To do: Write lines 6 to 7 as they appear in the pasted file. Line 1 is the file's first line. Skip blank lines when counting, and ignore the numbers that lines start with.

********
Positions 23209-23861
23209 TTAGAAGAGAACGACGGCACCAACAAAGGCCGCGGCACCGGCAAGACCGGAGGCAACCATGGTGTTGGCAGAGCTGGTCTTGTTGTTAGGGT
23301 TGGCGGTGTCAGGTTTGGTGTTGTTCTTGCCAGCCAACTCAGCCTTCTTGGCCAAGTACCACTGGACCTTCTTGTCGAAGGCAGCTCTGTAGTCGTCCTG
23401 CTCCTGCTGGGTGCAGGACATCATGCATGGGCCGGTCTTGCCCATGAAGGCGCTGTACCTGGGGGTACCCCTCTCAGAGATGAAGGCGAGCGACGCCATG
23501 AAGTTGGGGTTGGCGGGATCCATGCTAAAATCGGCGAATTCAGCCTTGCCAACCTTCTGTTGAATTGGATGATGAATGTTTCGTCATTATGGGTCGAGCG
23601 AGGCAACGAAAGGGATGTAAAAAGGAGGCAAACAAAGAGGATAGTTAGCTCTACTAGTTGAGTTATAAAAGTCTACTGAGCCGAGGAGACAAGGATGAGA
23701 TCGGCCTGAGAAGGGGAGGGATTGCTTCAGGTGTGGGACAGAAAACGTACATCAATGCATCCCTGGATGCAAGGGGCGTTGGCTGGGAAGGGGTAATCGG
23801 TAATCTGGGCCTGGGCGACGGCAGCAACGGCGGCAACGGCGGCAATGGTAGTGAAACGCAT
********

23601 AGGCAACGAAAGGGATGTAAAAAGGAGGCAAACAAAGAGGATAGTTAGCTCTACTAGTTGAGTTATAAAAGTCTACTGAGCCGAGGAGACAAGGATGAGA
23701 TCGGCCTGAGAAGGGGAGGGATTGCTTCAGGTGTGGGACAGAAAACGTACATCAATGCATCCCTGGATGCAAGGGGCGTTGGCTGGGAAGGGGTAATCGG